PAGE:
Nearly 88 years to the day that the United States first gave women the right to vote, Palin becomes the first woman since Ferraro to get the nod to be the second on a major party's bill. In her debut on the stage next to McCain on Friday, she paid tribute to another woman who made history this year — Senator Hillary Clinton — in a clear attempt to win over the disaffected supporters of the former Democratic presidential hopeful.
Praising the 18 million votes Clinton got in her hard-fought primary battle with Obama, Palin said Friday, "It turns out the women of America aren't done yet, and we can shatter that glass ceiling after all!"
CNN said it was unclear what kind of relationship McCain and Palin had prior to Friday's announcement, but on Friday he called her the "right partner" with an "outstanding reputation standing up to special interests," and "when you get to know her, you'll be as impressed as I am."
A beaming Palin took the stump, with McCain smiling broadly just over her right shoulder, and told the crowd in Dayton that some of life's greatest opportunities come unexpectedly, and her selection as McCain's running mate was certainly one of those surprises.
"Along with fellow reformers in the great state of Alaska, as governor I've stood up to the old politics as usual, to the special interests, to the lobbyists, the big oil companies and the good- old-boy network," Palin said with a laugh, noting that when oil and gas prices went up so dramatically recently, she sent a large portion of state revenues from the boom back to taxpayers in her state.
Palin once worked as a television sports reporter and was nicknamed "Barracuda" on her high school basketball team due to her tenacity when taking them to the state championship and shooting the winning shot on a broken ankle. Despite her stance on drilling in the wildlife refuge, Palin claims she has championed the fight against global climate change. She hunts, eats moose meat, ice fishes, holds a lifetime membership with the National Rifle Association and has an approval rating in the 90s. Palin has admitted that she used marijuana before Alaska outlawed it in 2006, but claims she did not like it and does not use it now.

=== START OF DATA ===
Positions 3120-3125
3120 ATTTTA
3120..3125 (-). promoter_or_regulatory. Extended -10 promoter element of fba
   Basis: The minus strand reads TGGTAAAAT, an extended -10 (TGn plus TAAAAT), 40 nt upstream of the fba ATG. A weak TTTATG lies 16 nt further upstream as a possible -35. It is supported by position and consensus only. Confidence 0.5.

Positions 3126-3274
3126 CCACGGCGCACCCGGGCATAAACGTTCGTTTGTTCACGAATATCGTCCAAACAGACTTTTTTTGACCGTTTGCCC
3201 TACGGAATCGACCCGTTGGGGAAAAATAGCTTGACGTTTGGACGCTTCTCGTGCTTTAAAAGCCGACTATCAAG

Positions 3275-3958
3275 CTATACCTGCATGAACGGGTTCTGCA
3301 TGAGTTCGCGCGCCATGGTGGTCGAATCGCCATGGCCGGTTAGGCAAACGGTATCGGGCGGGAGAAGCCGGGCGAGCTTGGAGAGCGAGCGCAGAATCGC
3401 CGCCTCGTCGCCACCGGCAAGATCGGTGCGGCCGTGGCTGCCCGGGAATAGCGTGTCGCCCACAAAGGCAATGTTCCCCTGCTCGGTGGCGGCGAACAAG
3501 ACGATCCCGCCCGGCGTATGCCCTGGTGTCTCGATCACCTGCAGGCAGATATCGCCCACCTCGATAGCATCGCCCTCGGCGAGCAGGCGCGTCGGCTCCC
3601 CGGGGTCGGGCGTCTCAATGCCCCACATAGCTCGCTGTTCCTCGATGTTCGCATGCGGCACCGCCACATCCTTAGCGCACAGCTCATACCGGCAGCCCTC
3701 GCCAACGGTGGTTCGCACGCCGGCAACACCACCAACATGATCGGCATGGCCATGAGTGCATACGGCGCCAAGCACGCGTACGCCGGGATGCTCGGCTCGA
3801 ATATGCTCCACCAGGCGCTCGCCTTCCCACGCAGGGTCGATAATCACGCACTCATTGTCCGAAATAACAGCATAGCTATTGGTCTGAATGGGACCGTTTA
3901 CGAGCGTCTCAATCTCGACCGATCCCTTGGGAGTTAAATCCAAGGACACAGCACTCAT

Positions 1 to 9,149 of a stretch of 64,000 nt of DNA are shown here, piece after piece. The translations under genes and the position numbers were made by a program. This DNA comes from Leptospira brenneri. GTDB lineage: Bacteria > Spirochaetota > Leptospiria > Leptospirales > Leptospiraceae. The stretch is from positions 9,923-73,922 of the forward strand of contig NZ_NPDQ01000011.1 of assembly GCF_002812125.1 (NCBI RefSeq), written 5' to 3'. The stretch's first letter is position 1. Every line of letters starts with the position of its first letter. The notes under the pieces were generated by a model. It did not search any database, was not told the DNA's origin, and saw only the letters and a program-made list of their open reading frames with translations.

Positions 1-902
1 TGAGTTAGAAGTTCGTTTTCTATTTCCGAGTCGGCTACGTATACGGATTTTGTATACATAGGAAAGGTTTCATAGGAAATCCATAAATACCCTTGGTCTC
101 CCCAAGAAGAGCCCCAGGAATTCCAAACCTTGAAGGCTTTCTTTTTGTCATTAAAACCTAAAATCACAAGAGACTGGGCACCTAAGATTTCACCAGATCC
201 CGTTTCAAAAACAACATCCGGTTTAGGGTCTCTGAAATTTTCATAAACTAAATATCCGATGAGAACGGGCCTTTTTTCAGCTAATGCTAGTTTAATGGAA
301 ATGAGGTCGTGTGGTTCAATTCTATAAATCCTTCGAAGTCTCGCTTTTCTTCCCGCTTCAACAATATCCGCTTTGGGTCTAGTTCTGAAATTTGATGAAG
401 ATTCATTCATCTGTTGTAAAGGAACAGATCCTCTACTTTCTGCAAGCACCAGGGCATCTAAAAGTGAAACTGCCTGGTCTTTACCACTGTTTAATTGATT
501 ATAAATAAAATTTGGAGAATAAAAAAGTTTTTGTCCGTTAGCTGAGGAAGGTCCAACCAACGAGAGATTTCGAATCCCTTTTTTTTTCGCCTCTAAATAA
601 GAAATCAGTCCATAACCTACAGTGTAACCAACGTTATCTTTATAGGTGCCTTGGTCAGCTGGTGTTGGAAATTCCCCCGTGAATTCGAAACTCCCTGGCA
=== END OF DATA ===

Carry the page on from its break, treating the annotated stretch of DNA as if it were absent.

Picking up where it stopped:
In 1984, she finished second in the Miss Alaska beauty pageant, following her win in her hometown's Miss Wasilla contest earlier that year. During the state pageant, she won Miss Congeniality and played the flute. The youngest governor in Alaska history said on Friday that she was "your average hockey mom" who hadn't considered public office and was happy raising her children, serving as the team mom and coaching basketball on the side, until she got involved in the PTA and was elected to city council and then mayor of her hometown.
"My agenda was to stop wasteful spending and cut property taxes and put the people first," she said, noting that she went on to fight corruption as chairman and ethics commissioner of the Alaska Oil and Gas Conservation Commission. "When I found corruption there, I fought it hard and I held the offender to account."
McCain praised Palin for battling corruption and painted her as a Washington outsider who has "stopped government from wasting taxpayers' money," as well as a former union member with executive experience who understands the "problems ... the hopes and the values of working people" and knows what it's like to worry about health care and mortgage payments.
"It's always safer in politics to avoid risk — to just kind of go along with the status quo — but I didn't get into government to do the safe and easy things," Palin said. "And this is a moment when principle and political independence matter a lot more than just the party line, and this is a man who has always been there to serve his country, not just his party. This is a moment that requires resolve and toughness and strength of heart in the American president, and my running mate is a man who has shown those qualities in the darkest of places and in the service of his country."
In a campaign that has often failed to catch fire with the Republican Party's conservative base, Palin could go a long way toward helping McCain win over both members of his own party as well as still-angry Clinton supporters and independents who appreciate his bold choice in a running mate.
Don't miss out on the action: MTV News and our Street Team '08 will be on the ground at both conventions to sort through all the speeches, streamers and ceremony to find the information you need to choose our next president. And head to Choose or Lose for nonstop coverage of the 2008 presidential election. And after history is made in Denver, MTV News will help you make sense of it all in "Obama Decoded," premiering Friday, August 29 at 7:30.